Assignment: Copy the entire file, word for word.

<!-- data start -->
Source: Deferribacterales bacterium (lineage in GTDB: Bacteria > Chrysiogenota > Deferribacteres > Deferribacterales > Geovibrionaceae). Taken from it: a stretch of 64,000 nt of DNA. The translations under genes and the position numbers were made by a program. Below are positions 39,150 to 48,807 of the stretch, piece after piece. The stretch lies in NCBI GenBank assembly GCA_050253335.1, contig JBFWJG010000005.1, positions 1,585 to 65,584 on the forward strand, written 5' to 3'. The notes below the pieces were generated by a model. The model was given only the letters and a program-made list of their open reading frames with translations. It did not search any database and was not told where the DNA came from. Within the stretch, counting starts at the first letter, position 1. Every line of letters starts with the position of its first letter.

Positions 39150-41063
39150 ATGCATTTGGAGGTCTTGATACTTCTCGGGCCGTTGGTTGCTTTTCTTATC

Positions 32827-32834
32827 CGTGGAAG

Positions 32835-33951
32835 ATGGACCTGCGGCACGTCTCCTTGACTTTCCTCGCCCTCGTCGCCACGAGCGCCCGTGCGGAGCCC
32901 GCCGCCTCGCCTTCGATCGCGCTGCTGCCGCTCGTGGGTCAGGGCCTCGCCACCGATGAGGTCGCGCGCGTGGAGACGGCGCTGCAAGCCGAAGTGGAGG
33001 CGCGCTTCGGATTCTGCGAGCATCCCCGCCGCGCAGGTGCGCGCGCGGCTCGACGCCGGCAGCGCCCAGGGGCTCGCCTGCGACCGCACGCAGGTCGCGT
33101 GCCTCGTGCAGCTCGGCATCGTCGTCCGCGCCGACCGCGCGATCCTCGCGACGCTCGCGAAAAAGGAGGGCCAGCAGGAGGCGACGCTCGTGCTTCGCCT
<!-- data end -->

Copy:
Source: Deferribacterales bacterium (lineage in GTDB: Bacteria > Chrysiogenota > Deferribacteres > Deferribacterales > Geovibrionaceae). Taken from it: a stretch of 64,000 nt of DNA. The translations under genes and the position numbers were made by a program. Below are positions 39,150 to 48,807 of the stretch, piece after piece. The stretch lies in NCBI GenBank assembly GCA_050253335.1, contig JBFWJG010000005.1, positions 1,585 to 65,584 on the forward strand, written 5' to 3'. The notes below the pieces were generated by a model. The model was given only the letters and a program-made list of their open reading frames with translations. It did not search any database and was not told where the DNA came from. Within the stretch, counting starts at the first letter, position 1. Every line of letters starts with the position of its first letter.

Positions 39150-41063
39150 ATGCATTTGGAGGTCTTGATACTTCTCGGGCCGTTGGTTGCTTTTCTTATC

Positions 32827-32834
32827 CGTGGAAG

Positions 32835-33951
32835 ATGGACCTGCGGCACGTCTCCTTGACTTTCCTCGCCCTCGTCGCCACGAGCGCCCGTGCGGAGCCC
32901 GCCGCCTCGCCTTCGATCGCGCTGCTGCCGCTCGTGGGTCAGGGCCTCGCCACCGATGAGGTCGCGCGCGTGGAGACGGCGCTGCAAGCCGAAGTGGAGG
33001 CGCGCTTCGGATTCTGCGAGCATCCCCGCCGCGCAGGTGCGCGCGCGGCTCGACGCCGGCAGCGCCCAGGGGCTCGCCTGCGACCGCACGCAGGTCGCGT
33101 GCCTCGTGCAGCTCGGCATCGTCGTCCGCGCCGACCGCGCGATCCTCGCGACGCTCGCGAAAAAGGAGGGCCAGCAGGAGGCGACGCTCGTGCTTCGCCT